nz vs australian dollar

The Australian Dollar is forecasted to come under pressure against the New Zealand currency courtesy of an aggressive RBA.

The Australian dollar is today broadly firmer on the global currency markets:

  • The British pound to Australian dollar is 0.02 pct down on Friday's close at 1.7039.
  • The Australian dollar to US dollar exchange rate is 0.22 pct higher at 0.9415.
  • The Australian dollar to New Zealand dollar is 0.05 pct higher at 1.1260.

Be aware that the above are spot market inter-bank currency rates. Your bank will charge a spread when transferring your money. However, an independent FX provider will guarantee to undercut your bank's offer, thus delivering you up to 5% more currency. Please learn more here.

Australian dollar vs New Zealand dollar: RBA aggression ahead


Alvin Pontoh at TD Securities has told clients that the New Zealand dollar is likely to maintain a positive bid against its Australian neighbour as the RBA acts to stem a strengthing AUD.

Pontah says:  

"Our view is that a lower currency is a much more crucial factor in ensuring a decent economic growth rate in
Australia than in NZ, given the latter’s superior economic growth outlook.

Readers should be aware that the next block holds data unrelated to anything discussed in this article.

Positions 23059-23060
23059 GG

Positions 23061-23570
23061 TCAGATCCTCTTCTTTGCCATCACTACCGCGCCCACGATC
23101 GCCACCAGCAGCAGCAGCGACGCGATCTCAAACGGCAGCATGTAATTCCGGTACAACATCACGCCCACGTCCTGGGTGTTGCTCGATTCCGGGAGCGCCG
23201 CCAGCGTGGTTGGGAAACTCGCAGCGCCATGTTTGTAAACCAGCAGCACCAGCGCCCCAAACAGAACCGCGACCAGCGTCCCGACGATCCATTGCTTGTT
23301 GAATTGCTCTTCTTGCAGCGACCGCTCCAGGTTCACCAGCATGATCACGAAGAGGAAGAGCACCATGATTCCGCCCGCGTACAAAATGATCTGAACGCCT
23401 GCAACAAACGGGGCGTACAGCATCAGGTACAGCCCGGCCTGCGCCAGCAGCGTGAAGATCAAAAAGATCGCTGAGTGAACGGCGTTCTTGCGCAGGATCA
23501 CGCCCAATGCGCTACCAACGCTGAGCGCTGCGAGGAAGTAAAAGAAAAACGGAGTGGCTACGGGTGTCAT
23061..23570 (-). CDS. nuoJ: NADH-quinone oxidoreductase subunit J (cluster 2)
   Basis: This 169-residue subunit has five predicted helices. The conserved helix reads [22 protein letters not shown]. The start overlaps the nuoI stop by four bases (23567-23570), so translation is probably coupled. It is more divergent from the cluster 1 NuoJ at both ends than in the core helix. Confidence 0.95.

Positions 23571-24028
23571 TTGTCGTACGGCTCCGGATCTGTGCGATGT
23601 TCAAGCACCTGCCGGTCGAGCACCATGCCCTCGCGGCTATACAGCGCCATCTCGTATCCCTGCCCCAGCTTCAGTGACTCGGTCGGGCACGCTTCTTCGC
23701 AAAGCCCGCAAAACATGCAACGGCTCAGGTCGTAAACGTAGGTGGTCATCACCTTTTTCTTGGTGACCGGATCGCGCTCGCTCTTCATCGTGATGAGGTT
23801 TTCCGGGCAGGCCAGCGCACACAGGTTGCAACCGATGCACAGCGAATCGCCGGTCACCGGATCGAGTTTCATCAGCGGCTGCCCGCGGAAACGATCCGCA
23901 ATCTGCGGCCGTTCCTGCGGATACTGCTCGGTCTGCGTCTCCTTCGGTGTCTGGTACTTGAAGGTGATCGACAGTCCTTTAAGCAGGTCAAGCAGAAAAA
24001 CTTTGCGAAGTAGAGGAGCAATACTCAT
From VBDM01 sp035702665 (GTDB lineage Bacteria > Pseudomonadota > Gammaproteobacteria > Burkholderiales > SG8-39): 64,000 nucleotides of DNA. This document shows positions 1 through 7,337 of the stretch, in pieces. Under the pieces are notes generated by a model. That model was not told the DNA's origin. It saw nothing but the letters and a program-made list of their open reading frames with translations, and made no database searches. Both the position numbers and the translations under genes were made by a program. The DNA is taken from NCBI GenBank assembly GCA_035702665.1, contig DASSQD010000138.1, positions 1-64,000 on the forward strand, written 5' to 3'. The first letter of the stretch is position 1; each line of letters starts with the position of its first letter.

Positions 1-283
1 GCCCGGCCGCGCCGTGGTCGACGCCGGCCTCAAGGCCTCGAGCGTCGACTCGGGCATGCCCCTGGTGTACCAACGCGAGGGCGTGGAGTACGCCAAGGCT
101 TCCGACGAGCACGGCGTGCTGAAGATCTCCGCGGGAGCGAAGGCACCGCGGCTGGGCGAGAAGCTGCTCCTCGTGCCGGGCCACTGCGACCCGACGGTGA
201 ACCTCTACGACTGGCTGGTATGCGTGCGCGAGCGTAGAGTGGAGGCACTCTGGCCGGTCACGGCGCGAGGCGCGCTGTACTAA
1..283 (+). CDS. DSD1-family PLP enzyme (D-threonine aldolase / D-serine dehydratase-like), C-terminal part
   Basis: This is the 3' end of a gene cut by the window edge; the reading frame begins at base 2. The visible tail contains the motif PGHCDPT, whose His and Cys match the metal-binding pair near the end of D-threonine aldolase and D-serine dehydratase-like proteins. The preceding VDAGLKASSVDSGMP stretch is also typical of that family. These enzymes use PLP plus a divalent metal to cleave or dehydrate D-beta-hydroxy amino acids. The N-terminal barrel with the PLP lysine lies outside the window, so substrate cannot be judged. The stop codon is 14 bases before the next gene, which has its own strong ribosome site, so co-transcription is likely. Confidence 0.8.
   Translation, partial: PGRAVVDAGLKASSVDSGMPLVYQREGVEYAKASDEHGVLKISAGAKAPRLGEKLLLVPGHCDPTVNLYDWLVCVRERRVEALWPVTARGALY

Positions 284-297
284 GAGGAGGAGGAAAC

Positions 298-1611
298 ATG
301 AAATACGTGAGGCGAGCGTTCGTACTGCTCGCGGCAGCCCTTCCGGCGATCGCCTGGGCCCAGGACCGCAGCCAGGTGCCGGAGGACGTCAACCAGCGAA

"As such, we firmly believe that the RBA will lean against the latest bout of currency strength much more forcefully than the RBNZ. The upshot is that AUDNZD could potentially break below 1.13 in the coming weeks."

Australian Dollar forecasted to come under pressure as RBA fights rising currency


TD Securities say they judge that after sitting on the sidelines for the last few months, the RBA is likely to be back jawboning the currency at its next meeting in October.

The September Board minutes described the AUD to be merely “at a high level” and expressed hope to see “some further decline in the exchange rate”.

Pontah says:

"How the RBA might choose to talk down the Aussie dollar next month is any one’s guess.

"In May, for example, the RBA described the AUD’s resilience (at the time it was $US1.02) as “unusual” given the decline in commodity prices. Whether or not the RBA will apply a similar characterization, or adopt a fresh approach, is any one’s guess. Fed policy rather than commodity prices."

"What we can be certain at this point is that the RBA will not sit back passively. One possibility is the re-introduction of an explicit easing bias by stating there is scope to cut rates in view of the inflation outlook (which is what the RBA had been expressing up to the August meeting, when it last cut rates)."